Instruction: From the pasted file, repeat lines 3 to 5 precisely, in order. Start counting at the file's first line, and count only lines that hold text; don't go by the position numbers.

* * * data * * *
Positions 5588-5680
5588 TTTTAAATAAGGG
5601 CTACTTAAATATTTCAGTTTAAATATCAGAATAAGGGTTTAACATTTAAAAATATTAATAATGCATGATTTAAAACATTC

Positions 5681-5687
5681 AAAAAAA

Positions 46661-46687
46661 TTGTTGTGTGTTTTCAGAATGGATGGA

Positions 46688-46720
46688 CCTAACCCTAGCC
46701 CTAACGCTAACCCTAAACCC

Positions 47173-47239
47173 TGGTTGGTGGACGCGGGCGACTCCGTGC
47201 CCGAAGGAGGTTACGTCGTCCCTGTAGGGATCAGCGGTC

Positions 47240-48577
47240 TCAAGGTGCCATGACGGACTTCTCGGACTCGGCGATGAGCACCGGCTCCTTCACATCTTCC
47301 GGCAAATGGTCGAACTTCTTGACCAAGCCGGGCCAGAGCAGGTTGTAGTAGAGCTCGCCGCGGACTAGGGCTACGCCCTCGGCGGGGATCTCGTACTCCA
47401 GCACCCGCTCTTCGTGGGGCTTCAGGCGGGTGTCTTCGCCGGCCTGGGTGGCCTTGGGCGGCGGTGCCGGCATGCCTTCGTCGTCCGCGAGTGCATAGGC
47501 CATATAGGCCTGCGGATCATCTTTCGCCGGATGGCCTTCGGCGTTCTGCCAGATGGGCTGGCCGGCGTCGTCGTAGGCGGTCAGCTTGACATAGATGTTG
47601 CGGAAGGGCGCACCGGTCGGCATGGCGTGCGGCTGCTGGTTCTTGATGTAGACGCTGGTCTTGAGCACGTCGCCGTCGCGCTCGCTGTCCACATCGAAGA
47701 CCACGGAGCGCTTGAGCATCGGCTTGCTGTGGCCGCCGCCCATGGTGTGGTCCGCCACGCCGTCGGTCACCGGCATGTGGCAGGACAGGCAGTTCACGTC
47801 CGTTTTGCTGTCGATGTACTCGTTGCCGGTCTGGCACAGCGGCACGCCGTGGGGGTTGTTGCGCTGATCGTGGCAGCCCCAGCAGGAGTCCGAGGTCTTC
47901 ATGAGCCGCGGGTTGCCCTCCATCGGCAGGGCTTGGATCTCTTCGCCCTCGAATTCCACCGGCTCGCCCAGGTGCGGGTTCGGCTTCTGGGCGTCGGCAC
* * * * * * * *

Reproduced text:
5601 CTACTTAAATATTTCAGTTTAAATATCAGAATAAGGGTTTAACATTTAAAAATATTAATAATGCATGATTTAAAACATTC

Positions 5681-5687
5681 AAAAAAA